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Ramblers Guide To Warpstock 98- by Dr. Dirk Terrell
OS/2 e-Zine!

Dr. Dirk Terrell is an astronomer at the University of Florida specializing in interacting binary stars. His hobbies include cave diving, martial arts, painting and writing OS/2 software such as HTML Wizard.

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Summary: A casual attendee's guide to Warpstock '98

For me, Warpstock began Wednesday morning with an eight-hour drive from Gainesville, FL to Wilmington, NC to meet up with my friend and colleague Thomas Bradford of BMT Micro. The most memorable thing about Warpstock for me was the opportunity to make new friends and finally meet old ones that I had known only through exchanges of electrons through the Internet. Thomas and I shared a booth at Warpstock since the two of us work so closely together on our OS/2 intitiatives. Normally a sixteen-hour drive would evoke severe dread on my part, but I was looking forward to brainstorming with Thomas along the way on new things that we could bring to the OS/2 community. And brainstorm we did. You will be seeing some great new things for OS/2 users in the near future.

Arrivals, Greetings, and Network Problems

When we arrived, I was of course tired, but the adrenalin was pumping and I immediately wanted to start connecting with others that were there. The first group I ran into was my OS/2 e-Zine! buddies Trevor Smith and Chris Wright. We chatted for a few minutes and then started unloading the van we had filled with OS/2 goodies for display at our booth.

Once we got everything set up, I noticed Jason Kowalczyk trying to piece together a PC that would be used to control the Internet connection. Others were pulling cables to the booths that needed to have a connection, including ours. I began to get a bad feeling about the network connectivity, and my bad feelings were justified because the network was up and down during most of the show. But let me give a big "Thanks" to Jason for making herculean efforts on the network given the inadequate equipment he had at his disposal. He went way beyond the call of duty. I'm sure the organizing committee learned a lot from the experience and next year the network connection will be much better.

Later I met up with Trevor again and several OS/2 users, some of them from Germany and Spain. We had a good time discussing all manner of things from OS/2, IBM, Microsoft, Windows, and communism. After a while, my adrenalin had run out and it became obvious to me that I had spent sixteen hours in a car. So I headed off to our hotel room and fell asleep as I was falling to the bed.

First day, and the POSSI dinner

I awoke early Saturday morning and headed down to the exhibit area to see if I could get our computers connected to the network. People began to wander in and make their way over to our booth. I was tied down to the booth during most of the show and didn't make it to a single presentation. But meeting people and talking to them was the most enjoyable part of the whole Warpstock experience.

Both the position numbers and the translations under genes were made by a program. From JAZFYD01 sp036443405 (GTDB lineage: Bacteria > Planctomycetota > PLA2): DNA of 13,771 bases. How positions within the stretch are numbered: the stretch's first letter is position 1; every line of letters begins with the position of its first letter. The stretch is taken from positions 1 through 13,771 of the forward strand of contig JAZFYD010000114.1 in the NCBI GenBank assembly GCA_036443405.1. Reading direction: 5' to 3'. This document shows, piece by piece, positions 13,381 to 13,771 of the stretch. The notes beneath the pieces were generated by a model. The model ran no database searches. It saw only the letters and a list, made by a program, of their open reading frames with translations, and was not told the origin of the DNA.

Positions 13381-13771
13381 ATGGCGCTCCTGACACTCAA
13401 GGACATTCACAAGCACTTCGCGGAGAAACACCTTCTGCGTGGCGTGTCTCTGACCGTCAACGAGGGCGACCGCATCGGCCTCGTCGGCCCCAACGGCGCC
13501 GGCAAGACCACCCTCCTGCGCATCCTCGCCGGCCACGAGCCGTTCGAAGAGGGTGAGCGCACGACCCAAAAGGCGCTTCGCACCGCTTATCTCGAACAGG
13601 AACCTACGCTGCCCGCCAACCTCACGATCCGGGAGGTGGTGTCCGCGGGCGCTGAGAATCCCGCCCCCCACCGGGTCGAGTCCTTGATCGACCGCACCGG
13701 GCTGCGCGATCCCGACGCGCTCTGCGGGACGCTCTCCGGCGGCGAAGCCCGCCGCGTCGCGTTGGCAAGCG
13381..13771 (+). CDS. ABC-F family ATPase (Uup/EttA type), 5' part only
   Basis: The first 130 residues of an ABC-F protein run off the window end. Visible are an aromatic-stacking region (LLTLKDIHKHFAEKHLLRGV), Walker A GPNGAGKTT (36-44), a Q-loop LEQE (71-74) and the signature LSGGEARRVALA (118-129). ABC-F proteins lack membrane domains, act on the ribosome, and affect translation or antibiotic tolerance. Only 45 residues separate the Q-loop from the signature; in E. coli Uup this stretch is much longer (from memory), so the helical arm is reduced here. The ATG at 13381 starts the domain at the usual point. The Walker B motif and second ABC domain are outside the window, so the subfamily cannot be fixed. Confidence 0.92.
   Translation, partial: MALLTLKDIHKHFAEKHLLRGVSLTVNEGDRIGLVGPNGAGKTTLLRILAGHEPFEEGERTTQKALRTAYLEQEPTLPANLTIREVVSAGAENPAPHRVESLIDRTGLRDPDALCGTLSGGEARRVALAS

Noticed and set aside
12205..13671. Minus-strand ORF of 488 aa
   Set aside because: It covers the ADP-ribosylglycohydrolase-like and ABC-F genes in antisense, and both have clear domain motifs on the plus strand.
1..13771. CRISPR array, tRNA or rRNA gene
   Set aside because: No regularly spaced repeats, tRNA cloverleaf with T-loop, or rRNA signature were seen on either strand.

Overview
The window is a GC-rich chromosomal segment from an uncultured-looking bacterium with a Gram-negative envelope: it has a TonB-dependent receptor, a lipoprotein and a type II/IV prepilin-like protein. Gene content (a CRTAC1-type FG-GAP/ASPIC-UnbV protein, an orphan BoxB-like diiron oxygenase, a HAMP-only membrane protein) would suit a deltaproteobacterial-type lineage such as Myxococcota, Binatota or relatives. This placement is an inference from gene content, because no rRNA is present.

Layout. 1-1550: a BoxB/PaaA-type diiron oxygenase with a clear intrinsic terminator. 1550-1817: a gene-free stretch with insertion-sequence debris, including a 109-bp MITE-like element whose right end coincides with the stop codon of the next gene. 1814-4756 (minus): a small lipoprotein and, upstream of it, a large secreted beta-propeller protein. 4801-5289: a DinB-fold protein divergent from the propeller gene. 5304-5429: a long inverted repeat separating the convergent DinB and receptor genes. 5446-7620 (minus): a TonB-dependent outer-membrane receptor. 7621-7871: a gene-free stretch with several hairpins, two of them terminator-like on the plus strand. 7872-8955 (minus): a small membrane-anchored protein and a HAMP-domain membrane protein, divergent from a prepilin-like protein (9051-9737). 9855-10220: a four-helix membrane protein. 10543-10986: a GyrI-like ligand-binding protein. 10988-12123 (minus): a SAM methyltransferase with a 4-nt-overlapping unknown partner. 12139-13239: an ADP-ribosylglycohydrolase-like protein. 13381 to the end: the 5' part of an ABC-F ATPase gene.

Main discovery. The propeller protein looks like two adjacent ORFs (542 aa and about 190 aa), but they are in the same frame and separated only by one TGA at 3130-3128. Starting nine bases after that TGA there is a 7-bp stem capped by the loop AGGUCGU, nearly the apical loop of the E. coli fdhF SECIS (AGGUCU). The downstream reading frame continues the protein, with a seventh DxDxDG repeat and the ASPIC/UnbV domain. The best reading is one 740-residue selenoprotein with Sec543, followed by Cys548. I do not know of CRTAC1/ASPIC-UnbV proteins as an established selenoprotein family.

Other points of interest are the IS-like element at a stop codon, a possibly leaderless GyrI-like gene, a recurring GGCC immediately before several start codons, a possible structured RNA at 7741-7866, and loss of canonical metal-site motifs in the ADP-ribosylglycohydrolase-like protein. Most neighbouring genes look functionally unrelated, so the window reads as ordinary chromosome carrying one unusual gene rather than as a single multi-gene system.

That evening I attended the Phoenix OS/2 Society (POSSI) dinner with about fifty fellow POSSI members. The poor staff of the restaurant must have felt like a hurricane had overrun them! The room rippled with enthusiastic conversations on all manner of subjects. The people of POSSI are a bright and fascinating bunch to sit down and talk with. POSSI publishes what I believe is the only remaining English/language print magazine dedicated to OS/2: Extended Attributes, which always sends me hurriedly back to to my desk when it arrives in the mail each month. Don't let the Phoenix part of the society's name fool you. POSSI is truly an international organization. If you're not a member, consider joining. Extended Attributes alone is worth the annual $30 membership fee. Wander over to their web site and request a free issue of Extended Attributes to see what you are missing.

Second day: Talking "Business"

On Sunday, it was back to the booth and meeting OS/2 users from all over the place. One of my goals for Warpstock was to sit down with Brad Wardell and discuss some business matters with him. Well, most of the time he was running around trying to do fifty things at once. And I was doing the same. He finally managed to break away and wander over to our booth, but somehow we discovered that we both are addicted to the game Total Annihilation and ended up talking about that the whole time. So much for discussing business!

Later that day I wandered over to the VOICE booth and finally joined the organization. VOICE is an independent group dedicated to promoting OS/2 in the consumer market. It is a well-organized group with clearly defined membership criteria, something that Team OS/2 does not have and which has, in my opinion, had very damaging effects on its reputation. As we make the necessary transition from expecting IBM to push OS/2 in the home/SOHO market to taking control of it ourselves, the role of VOICE will grow. Our strength will be in our numbers. Check out the VOICE web site and consider adding your name to the VOICE roll.

Heading back home

Sunday passed and I realized that it was time to head back to Wilmington. On the way back Thomas and I discussed the events of the weekend. Both of us were very pleased with the way things had gone. We got to meet so many people that we had previously known only over the Internet, and we were both struck by the vibrant enthusiasm of the people who have chosen to use OS/2. I think time will show that Warpstock '98 was a turning point in the OS/2 market, from an IBM-induced decline to a user-driven resurgence. There will be big announcements in the near future. Stay tuned, and as Tim Bryce always says, "Keep the faith!"

Copyright © 1998 - Falcon Networking ISSN 1203-5696
November 1, 1998